Letter from Vennie to Peg, dated 26 December 1942, Postmarked APO NY, headed Arzew, Algiers
My dear Cuz:
We had our Christmas here in Algeria at the hospital and it was more beautiful and moving than I can describe.
Scott Atlas’ book, “A Plague Upon Our House.”
I read this book this week and found a good book review in “City Journal,” titled “Three Blind Mice.” Atlas began as an academic neuroradiologist and then transitioned to a 15 year career as a health policy researcher. I did something similar when I was forced to retire at age 55 with an old back injury. I spent a year at Dartmouth learning methodology and biostatistics. I don’t know enough about Atlas’ story to know if he did something similar. Quite a few academic physicians have done similar transitions, especially as they get older.
In Atlas’ case, once he was recognized by the Media, he was immediately denigrated as “a radiologist.” He was also labelled as “not an epidemiologist.” It did not matter that none of the other three MDs on the Task Force was an epidemiologist, either. Atlas was in contact with many epidemiologists who were feeding him data and statistics.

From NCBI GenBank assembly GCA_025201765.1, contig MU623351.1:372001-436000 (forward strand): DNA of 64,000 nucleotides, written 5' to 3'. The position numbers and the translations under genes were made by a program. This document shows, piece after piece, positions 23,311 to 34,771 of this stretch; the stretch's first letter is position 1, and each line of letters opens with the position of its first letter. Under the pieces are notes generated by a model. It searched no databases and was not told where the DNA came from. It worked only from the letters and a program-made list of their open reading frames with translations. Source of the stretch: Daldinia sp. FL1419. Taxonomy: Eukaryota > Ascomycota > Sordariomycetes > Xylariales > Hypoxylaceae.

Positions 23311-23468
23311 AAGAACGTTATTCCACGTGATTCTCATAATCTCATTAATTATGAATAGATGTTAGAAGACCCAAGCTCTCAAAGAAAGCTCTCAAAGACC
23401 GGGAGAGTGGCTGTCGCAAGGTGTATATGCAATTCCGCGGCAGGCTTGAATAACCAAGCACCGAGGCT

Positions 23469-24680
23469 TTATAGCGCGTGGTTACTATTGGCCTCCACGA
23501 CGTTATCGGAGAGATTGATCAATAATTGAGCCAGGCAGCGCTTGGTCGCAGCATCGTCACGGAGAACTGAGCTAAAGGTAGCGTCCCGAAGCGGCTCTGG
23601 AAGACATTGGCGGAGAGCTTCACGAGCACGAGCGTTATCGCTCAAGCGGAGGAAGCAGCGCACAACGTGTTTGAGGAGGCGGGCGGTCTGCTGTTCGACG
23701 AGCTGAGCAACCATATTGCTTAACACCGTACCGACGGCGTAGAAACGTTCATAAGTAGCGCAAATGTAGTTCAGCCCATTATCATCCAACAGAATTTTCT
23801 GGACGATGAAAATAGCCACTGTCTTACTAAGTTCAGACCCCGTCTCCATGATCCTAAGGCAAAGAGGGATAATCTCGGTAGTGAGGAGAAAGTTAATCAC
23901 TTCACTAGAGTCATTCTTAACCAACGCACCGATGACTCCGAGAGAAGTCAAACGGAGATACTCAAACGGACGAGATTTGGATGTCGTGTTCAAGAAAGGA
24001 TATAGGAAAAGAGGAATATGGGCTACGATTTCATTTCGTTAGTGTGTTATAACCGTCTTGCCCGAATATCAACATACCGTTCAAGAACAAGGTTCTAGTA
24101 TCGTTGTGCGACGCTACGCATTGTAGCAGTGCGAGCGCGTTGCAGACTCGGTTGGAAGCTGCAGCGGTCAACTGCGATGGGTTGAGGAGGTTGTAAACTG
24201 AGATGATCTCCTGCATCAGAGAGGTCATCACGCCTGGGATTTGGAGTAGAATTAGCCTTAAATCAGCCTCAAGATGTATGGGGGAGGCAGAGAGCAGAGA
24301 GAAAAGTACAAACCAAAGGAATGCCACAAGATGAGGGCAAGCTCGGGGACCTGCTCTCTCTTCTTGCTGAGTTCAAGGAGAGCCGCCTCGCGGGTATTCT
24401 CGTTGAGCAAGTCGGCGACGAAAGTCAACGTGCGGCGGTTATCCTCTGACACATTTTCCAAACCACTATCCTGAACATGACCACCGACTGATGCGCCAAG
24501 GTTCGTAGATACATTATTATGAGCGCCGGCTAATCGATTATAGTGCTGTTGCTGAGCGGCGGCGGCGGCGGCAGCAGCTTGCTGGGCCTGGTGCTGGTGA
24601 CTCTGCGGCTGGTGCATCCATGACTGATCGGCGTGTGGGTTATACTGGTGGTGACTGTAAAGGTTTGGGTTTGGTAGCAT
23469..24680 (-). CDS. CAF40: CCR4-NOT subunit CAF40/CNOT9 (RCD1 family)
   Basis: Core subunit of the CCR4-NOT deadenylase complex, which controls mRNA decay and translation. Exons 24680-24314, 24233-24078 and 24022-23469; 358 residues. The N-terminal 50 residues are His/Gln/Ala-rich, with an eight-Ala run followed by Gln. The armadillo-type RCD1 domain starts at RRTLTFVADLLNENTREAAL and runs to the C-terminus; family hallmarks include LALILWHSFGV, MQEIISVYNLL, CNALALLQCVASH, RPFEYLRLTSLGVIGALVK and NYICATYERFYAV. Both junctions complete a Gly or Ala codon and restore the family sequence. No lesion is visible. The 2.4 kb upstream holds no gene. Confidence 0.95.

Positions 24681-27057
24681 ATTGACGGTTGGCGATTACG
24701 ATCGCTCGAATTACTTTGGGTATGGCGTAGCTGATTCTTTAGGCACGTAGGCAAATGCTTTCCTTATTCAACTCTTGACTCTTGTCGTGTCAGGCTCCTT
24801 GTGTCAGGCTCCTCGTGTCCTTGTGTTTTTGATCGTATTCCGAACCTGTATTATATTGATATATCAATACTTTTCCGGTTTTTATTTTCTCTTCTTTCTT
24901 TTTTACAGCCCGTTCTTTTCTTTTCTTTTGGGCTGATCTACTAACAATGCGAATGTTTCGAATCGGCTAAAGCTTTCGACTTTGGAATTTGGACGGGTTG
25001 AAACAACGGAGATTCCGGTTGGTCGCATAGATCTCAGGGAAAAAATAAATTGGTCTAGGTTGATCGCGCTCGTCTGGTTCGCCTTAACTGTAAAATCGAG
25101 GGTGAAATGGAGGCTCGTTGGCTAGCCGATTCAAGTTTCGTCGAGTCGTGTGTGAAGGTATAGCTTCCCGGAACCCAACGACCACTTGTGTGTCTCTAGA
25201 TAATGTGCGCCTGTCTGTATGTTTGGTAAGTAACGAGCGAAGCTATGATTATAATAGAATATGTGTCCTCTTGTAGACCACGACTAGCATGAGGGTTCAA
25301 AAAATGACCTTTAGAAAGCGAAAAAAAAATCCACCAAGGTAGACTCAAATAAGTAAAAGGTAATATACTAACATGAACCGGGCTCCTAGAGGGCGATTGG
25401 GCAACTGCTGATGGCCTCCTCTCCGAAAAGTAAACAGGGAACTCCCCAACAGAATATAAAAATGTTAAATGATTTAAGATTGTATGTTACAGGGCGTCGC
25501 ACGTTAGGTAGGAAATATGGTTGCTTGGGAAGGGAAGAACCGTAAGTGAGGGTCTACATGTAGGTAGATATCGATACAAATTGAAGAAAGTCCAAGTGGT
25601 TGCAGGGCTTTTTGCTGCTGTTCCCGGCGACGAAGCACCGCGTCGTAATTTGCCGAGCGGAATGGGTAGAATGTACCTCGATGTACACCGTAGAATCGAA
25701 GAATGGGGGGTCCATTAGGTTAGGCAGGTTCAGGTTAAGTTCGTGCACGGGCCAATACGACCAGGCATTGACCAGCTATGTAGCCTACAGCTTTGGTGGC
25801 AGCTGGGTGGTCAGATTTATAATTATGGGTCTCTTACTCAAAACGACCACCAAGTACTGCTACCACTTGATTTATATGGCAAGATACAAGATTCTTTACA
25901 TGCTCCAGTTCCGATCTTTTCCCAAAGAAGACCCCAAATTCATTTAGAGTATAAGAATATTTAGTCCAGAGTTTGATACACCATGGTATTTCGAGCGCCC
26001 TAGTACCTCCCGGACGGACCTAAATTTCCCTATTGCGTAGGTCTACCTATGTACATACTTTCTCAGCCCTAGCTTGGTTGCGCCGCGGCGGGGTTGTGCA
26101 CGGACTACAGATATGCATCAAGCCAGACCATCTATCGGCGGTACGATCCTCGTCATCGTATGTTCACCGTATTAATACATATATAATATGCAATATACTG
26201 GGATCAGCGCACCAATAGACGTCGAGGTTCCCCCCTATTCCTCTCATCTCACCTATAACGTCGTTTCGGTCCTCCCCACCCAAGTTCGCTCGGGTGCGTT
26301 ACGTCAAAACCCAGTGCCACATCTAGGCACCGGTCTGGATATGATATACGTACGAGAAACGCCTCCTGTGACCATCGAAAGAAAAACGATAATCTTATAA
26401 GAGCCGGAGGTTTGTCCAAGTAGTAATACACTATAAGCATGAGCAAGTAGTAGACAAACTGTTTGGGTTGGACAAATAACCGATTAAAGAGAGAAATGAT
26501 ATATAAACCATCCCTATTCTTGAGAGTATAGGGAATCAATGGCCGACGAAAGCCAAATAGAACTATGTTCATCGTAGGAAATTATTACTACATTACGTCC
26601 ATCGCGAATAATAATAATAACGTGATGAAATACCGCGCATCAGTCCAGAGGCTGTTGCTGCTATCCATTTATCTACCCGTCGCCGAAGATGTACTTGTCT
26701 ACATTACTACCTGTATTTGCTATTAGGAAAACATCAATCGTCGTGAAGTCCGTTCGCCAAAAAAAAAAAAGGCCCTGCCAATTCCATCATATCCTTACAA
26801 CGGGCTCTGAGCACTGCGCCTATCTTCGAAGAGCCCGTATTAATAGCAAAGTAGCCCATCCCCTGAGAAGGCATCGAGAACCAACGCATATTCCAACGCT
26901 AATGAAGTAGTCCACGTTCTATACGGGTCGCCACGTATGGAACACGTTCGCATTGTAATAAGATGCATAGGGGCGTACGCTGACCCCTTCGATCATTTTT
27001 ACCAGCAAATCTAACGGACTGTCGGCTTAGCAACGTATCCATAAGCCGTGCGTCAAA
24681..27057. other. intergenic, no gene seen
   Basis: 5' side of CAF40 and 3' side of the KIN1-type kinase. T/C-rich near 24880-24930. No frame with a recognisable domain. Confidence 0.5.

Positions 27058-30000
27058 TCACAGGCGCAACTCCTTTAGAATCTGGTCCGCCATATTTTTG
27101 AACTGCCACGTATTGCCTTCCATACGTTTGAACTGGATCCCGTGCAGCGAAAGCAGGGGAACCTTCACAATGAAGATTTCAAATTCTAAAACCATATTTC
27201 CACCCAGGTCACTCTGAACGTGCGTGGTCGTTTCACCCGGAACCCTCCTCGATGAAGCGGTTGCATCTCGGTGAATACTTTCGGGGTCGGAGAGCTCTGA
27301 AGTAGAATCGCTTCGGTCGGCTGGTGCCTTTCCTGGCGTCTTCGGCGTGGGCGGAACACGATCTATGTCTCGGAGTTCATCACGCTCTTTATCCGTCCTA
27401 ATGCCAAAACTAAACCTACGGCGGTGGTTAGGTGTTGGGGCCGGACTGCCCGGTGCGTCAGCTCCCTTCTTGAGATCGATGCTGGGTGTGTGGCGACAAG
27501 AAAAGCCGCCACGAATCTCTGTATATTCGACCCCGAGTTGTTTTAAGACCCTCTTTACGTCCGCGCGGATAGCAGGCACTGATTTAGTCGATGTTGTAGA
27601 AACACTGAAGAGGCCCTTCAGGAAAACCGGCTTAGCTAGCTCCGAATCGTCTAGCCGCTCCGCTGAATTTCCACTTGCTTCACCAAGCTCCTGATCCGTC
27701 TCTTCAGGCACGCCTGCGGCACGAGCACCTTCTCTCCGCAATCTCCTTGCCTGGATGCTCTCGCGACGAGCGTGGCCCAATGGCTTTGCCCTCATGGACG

He found the “Three Blind Mice” of Birx, Fauci and Redfield were uninterested in data or the scientific publications he kept bringing to the meetings. Eventually, he gave up going to the meetings. He found Trump receptive and he agreed with Atlas’ program of protecting the high risk population, especially nursing home residents, plus others with pre-existing conditions, one of which has turned out to be obesity. He blames Trump and his team for being afraid to sack Birx who was the one telling all the Governors to lock down their states. As he says in conclusion, “It didn’t matter. They still lost the election.” They feared a firestorm in the press if she was demoted.